Report grades state's counties on factors influencing quality of life, health, economy
Topics: Miller College of Business, Building Better Communities
April 3, 2012
Factors that influence Indiana's overall quality of life and economic conditions have been broken down on a county-by-county basis as a result of an in-depth analysis by Ball State University.
Indiana Community Asset Inventory and Rankings 2012 (CAIR)
provides policymakers and residents within Indiana an objective, data-focused assessment that assigns grades of A through F to various assets within the state's 92 counties.
The report evaluates the educational attainment and health of Hoosier citizens, the performance of K-12 education and local government efficiency and cost, the availability of natural resources and cultural amenities, the level to which these have been augmented by local public investment, and private recreational and arts activities.
The project, which includes an interactive website, was created by Ball State's Center for Business and Economic Research (CBER)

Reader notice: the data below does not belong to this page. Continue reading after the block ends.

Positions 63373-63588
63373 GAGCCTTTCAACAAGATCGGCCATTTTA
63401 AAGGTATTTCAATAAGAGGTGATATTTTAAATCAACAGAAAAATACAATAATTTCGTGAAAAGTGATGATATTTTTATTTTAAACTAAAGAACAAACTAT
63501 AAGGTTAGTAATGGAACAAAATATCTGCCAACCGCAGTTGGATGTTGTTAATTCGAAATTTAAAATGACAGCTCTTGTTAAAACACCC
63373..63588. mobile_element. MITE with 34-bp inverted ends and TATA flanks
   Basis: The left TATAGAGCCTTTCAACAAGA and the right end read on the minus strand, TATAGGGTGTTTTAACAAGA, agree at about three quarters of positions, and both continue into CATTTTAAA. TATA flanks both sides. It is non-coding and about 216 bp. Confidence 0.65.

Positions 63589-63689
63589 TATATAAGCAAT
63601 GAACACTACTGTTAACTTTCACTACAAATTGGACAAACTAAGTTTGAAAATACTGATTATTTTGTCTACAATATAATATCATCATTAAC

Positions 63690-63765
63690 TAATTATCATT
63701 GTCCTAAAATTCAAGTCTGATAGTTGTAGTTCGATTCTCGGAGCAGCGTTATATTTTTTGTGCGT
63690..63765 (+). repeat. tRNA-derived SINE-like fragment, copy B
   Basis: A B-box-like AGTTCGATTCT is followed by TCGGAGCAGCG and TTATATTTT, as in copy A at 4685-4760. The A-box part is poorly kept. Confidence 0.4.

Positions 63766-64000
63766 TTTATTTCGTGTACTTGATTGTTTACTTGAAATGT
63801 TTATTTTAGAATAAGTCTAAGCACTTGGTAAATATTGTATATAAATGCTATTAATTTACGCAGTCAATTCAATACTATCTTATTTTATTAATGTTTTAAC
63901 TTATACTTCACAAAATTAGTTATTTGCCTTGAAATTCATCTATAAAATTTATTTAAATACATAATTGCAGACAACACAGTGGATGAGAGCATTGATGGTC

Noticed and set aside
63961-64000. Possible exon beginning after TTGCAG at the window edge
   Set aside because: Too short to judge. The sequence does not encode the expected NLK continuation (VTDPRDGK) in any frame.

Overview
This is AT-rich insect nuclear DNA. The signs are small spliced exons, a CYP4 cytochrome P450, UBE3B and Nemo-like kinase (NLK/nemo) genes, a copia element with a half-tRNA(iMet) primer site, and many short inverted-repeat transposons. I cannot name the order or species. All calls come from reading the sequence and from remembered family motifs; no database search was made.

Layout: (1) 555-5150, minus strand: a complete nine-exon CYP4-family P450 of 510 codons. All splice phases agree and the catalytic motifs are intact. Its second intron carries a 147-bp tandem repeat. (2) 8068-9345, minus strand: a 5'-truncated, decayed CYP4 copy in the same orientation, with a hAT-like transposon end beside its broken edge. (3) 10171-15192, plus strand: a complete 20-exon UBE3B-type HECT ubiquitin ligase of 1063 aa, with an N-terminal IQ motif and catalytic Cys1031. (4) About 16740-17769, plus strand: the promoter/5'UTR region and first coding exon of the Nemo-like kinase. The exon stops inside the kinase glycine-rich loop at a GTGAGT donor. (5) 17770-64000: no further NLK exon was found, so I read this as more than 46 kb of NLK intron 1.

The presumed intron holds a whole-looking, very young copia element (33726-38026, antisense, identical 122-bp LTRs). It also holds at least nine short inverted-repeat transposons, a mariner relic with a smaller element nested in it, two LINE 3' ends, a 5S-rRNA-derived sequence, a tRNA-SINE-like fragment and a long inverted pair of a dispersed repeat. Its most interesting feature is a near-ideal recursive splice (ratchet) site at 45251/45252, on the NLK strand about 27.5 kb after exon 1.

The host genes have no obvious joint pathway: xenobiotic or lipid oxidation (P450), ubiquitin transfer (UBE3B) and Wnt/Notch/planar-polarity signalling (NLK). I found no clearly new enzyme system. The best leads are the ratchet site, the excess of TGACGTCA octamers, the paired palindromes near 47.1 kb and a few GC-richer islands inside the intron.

with support from the university's Building Better Communities (BBC)
initiative. The office of Indiana's lieutenant governor supported this research project.
"We are confident that we have identified and described those factors that make places more attractive to residents and business investments," said CBER director Michael Hicks
, noting the analysis is the first attempt to evaluate counties using such variables. "It is clear from the research that issues such as efficient government, human capital and desirable health care outcomes appear to cluster in regions."
Hicks said data have been carefully selected from secondary sources, based on existing research of the factors that contribute to quality of life, and aggregated to the county level. The assessment is based on factors within the control of county-level public or private entities.
"We graded on a curve, and there were an equal number of A and F grades given as well as an equal number of B and D grades given while average performers receive C grades," Hicks said. "For areas in which a community has no short-term control, such as the presence of naturally occurring assets including lakes and rivers, we assigned an index number with average being 100 points."
"It is our hope that this index will be used as a frank self-assessment, and that without regard to individual grades, communities will use this report to motivate positive and lasting improvement in Indiana. The quality of local assets directly impacts individual communities' — and Indiana's — capacity to attract business investment and human capital."